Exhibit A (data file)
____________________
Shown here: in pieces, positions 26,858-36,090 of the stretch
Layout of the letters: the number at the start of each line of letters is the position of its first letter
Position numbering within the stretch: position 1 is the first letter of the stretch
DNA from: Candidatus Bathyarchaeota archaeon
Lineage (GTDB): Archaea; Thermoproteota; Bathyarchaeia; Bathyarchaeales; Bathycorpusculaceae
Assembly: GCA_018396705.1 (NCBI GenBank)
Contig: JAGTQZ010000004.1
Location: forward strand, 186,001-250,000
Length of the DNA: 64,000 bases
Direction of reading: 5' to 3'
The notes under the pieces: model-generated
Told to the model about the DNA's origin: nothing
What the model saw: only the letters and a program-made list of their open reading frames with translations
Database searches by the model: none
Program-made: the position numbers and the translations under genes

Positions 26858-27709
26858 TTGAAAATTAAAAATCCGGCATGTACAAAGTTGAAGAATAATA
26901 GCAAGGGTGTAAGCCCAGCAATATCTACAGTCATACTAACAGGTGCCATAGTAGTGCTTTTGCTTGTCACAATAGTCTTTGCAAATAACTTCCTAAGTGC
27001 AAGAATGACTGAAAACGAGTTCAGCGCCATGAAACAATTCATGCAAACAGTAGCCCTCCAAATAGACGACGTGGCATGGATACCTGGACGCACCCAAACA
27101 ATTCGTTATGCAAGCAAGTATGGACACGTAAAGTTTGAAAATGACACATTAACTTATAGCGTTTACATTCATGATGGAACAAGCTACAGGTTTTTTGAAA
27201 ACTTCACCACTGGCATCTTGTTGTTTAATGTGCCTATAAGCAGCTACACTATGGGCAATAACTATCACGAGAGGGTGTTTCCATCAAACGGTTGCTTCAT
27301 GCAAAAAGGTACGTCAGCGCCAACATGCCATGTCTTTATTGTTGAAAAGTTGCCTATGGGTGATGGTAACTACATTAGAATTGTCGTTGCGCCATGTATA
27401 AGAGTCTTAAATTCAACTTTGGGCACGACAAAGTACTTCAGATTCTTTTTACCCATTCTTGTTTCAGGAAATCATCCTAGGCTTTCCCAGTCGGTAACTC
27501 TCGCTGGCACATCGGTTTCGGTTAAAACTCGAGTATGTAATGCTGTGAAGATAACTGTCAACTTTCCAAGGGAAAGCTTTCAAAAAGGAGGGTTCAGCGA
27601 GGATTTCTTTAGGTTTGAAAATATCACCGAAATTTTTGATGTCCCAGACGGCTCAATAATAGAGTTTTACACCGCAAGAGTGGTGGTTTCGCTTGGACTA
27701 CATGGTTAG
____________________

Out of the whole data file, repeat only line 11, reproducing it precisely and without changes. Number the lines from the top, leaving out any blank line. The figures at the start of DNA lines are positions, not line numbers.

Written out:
The notes under the pieces: model-generated